The government has rightly been criticised for the lacklustre nature of their campaign to promote the need for their ‘flagship’ policy of Police Crime Commissioners.

Likewise the media has been criticised – including by me – for making apathy and ignorance the story all the way through the campaign, rather than seeing their role as being one of educating the public about the nature of the choices in front of them. Instead of taking on apathy and ignorance they have done their best to fuel them.

Meanwhile whenever a Saturday night reality TV show requires the public to ‘vote’, large parts of the media report this as though it really matters, and large sections of the public treat it like it does.

And so we hear people saying how funny it is that more people vote in Big Brother, X Factor and the like than bother to turn out in the general election.

It is not easy either for politicians or the media to criticise the public, as they are the lifeblood for both. But as someone who is neither politician nor journalist, but is in both politics and the media, I feel no such hesitation.

Change only comes if people make it come, and for all the faults of the political process, a lot of the progress made in the world is down to politics. If people do not like the world they live in, or the politicians who try to run their affairs, it is simply nonsense to say there is nothing they can do about it. Likewise, whenever I hear anyone say either that ‘nothing ever changes’ – an absurd statement in a world utterly defined by the pace of change – or that politicians ‘are all the same’, when you merely have to look at them and listen to them to see what garbage that is – I want to scream.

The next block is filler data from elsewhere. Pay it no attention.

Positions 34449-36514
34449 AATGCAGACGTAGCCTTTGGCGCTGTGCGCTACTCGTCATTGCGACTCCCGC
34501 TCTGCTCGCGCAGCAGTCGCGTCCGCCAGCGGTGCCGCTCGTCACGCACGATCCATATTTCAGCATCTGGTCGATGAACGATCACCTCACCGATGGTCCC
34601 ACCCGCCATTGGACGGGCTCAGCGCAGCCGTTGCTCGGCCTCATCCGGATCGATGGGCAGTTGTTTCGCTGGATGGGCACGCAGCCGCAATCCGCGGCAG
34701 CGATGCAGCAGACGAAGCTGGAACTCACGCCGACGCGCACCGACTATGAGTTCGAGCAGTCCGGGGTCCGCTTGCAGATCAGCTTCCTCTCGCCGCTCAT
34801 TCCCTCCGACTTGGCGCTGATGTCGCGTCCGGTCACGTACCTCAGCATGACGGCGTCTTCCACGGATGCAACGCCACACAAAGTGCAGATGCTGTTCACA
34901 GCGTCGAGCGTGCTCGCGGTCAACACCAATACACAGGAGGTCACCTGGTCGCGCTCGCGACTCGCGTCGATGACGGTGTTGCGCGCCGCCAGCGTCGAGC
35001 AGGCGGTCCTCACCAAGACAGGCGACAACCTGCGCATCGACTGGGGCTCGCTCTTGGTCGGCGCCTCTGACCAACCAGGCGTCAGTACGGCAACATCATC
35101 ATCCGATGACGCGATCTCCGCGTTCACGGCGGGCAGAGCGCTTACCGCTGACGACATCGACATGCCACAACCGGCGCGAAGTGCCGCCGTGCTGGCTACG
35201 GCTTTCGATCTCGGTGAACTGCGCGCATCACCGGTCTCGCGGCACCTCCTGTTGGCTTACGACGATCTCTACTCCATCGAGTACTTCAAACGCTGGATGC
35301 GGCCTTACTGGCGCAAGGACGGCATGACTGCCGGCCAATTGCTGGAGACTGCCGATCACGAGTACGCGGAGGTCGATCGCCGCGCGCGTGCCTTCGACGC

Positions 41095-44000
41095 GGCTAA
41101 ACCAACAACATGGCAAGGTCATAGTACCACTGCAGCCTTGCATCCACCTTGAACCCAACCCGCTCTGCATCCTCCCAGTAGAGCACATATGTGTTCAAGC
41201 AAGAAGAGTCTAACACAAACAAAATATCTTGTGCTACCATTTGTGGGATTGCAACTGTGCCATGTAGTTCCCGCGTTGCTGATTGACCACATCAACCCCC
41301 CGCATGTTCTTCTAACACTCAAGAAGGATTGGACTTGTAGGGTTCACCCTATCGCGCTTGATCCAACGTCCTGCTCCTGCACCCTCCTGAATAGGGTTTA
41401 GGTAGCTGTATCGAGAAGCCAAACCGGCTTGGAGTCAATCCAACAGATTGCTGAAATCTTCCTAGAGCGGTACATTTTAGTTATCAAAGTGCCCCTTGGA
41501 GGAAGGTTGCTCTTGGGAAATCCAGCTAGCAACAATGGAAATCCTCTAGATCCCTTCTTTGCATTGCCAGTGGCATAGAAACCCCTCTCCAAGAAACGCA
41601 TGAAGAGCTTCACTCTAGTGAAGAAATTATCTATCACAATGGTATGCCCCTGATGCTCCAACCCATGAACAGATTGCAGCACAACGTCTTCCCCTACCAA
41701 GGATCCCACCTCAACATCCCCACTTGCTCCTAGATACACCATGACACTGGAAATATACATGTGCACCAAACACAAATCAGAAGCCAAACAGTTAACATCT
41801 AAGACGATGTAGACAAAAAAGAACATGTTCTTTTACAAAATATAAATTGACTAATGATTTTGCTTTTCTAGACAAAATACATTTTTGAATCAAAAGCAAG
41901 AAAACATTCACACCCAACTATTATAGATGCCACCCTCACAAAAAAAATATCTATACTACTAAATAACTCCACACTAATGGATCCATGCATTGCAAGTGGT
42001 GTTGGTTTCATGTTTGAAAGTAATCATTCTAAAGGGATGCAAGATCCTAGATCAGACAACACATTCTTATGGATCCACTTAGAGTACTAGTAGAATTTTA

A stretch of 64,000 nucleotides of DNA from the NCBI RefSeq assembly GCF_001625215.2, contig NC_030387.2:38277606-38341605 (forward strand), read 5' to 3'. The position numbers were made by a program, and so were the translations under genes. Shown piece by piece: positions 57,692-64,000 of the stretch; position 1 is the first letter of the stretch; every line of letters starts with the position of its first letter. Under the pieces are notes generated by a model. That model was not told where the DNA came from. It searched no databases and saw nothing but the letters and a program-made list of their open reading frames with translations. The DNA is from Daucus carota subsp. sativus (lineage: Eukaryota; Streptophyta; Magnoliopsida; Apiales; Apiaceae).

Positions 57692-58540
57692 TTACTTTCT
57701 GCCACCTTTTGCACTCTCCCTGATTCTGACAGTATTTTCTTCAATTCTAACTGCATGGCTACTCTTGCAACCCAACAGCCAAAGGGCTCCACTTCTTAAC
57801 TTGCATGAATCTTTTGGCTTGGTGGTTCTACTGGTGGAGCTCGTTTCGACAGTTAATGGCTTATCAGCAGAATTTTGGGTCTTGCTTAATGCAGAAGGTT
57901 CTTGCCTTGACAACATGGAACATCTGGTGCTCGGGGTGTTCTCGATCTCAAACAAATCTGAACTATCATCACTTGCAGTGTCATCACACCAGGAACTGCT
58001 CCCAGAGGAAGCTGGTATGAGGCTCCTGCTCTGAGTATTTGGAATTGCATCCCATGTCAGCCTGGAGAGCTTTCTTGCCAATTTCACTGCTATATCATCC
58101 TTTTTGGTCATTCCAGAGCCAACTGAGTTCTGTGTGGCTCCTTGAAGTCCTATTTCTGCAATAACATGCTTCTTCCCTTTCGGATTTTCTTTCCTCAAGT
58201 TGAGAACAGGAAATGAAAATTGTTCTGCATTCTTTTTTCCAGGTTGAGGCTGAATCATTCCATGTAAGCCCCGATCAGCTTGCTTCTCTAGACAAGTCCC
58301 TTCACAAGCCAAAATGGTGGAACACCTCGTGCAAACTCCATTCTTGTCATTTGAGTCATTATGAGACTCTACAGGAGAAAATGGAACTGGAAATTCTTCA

Yesterday I visited Lomeshawe Junior School in Nelson, Lancashire. I met the Pupil Management Team, children aged 7 to 11 who acted as representatives of their classes in discussions with teachers about the curriculum. I tried to explain to them that what they were doing was the basis of politics, the belief that dispute and argument is best settled by debate not fighting.

But when it comes to political education in schools, there remains the fear that it can be tantamount to propaganda. Yet we think nothing of promoting actively the benefits of sport, learning maths, English, history and science. We should take the same approach to politics, and teach from an early age it’s centrality to people’s lives and its role in the advance of humanity.

Better education about politics might also have the effect of getting a broader gene pool entering the political debate in adulthood. Throw in lowering the voting age to 16, compulsory voting for all national and local elections, a return to media reporting which focuses on policy not personality, and does a better job separating news and comment, and politicians who do a better job promoting their own trade, and we might have a chance challenging apathy in time for the next generation. Without it, we are taking a big step backwards.